FDA criticised over inadequate GMP Inspections in India and China

On July 18, 2023, House Energy and Commerce Committee Chair Cathy McMorris Rodgers (R-WA), Subcommittee on Health Chair Brett Guthrie (R-KY), and Subcommittee on Oversight and Investigations Chair Morgan Griffith (R-VA), on behalf of the Health and Oversight Subcommittee Republicans, sent a letter to Food and Drug Administration (FDA) Commissioner Robert Califf. The letter raises questions regarding the FDA's insufficient foreign drug inspections conducted in India and China.

The FDA's recent decision to address shortages of critical drugs by allowing the temporary import of otherwise unapproved drugs from India and China makes having effective foreign inspection programs in those countries critical. Given that approximately 32 percent of generic drugs and 45 percent of active pharmaceutical ingredients are from these two countries, the Republicans are worried that the United States is overly reliant on sourcing from foreign manufacturers with a demonstrated pattern of repeatedly violating FDA safety regulations.

Chinese and Indian manufacturers receive the most FDA Warning Letters. These violations have included: carcinogens in medicines, destroying or falsifying of data, and non-sterile manufacturing processes. The COVID-19 pandemic stopped most in-person inspections of foreign drug manufacturers from March 2020 until April 2022. In lieu of in-person inspections, the FDA resorted to alternatives and workarounds, such as remote interactive inspections of drug manufacturing facilities on a voluntary basis, according the letter. Once FDA inspections resumed, they did so at a much lower level than before the pandemic.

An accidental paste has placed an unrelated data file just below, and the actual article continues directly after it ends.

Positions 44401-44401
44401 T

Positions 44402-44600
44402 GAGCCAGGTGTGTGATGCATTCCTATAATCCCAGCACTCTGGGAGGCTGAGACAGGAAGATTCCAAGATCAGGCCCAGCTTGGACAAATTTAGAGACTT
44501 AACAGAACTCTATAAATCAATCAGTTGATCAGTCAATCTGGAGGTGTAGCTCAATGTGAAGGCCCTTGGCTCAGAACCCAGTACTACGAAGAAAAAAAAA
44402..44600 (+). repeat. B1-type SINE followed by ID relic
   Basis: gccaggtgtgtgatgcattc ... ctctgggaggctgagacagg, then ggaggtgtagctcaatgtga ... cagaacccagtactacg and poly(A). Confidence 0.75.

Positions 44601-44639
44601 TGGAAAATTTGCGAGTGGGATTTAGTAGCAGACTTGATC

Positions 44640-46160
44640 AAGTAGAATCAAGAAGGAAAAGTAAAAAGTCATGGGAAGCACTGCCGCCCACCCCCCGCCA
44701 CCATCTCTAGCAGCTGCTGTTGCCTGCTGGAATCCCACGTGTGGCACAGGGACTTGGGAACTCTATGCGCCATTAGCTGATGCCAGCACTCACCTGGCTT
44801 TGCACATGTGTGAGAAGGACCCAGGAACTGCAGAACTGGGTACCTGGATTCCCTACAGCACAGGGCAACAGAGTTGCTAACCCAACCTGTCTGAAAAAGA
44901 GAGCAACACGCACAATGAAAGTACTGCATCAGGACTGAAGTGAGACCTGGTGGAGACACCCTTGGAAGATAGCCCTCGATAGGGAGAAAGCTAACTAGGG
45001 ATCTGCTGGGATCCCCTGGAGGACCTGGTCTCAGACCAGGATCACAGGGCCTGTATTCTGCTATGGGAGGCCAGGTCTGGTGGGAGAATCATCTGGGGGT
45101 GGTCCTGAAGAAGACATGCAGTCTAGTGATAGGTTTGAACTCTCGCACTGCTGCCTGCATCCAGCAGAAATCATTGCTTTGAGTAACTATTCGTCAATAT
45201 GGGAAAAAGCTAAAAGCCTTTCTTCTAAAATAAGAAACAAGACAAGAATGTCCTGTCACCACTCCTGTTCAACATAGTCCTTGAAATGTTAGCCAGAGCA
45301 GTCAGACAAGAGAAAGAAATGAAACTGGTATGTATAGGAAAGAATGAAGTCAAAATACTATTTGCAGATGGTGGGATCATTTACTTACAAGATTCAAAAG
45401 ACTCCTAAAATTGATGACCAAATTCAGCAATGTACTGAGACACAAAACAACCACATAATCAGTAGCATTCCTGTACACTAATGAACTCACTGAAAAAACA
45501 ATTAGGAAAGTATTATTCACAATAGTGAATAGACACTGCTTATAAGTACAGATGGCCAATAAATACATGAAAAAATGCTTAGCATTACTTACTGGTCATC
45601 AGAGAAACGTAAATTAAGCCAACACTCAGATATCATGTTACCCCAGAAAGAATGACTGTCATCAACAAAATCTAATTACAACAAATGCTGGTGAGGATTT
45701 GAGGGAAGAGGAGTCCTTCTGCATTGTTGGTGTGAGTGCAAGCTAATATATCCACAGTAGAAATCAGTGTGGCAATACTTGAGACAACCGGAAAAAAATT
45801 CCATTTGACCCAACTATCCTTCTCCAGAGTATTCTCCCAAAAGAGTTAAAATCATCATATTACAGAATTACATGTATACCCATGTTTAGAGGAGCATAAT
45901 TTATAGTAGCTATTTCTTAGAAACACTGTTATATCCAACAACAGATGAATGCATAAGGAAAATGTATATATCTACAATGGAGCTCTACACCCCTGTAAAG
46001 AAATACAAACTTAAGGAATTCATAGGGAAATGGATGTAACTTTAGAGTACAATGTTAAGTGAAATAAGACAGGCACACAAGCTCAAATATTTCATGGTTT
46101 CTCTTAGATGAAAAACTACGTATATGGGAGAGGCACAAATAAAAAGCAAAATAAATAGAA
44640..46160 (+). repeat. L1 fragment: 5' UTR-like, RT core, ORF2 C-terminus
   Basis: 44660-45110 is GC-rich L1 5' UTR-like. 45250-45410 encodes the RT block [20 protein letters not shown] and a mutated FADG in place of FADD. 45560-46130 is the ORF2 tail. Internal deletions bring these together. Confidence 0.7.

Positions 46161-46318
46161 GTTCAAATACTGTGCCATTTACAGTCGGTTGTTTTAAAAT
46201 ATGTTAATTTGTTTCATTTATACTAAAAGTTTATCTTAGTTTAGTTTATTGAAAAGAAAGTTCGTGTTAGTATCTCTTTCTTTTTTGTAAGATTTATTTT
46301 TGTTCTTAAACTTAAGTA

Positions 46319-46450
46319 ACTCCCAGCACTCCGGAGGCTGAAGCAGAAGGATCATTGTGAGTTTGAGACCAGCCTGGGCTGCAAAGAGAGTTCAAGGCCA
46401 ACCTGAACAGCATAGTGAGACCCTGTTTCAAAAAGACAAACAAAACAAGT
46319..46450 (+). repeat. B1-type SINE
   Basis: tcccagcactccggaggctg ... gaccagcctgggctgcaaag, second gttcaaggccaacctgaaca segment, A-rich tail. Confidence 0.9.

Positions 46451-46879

One analysis found that out of approximately 2,800 foreign manufacturing facilities, the FDA inspected only 6 percent of them, with just 3 percent of Indian manufacturers being inspected. Between fiscal years (FY) 2020 and 2022, the FDA conducted only 40 inspections in China as compared to 131 inspections in FY 2019 alone.

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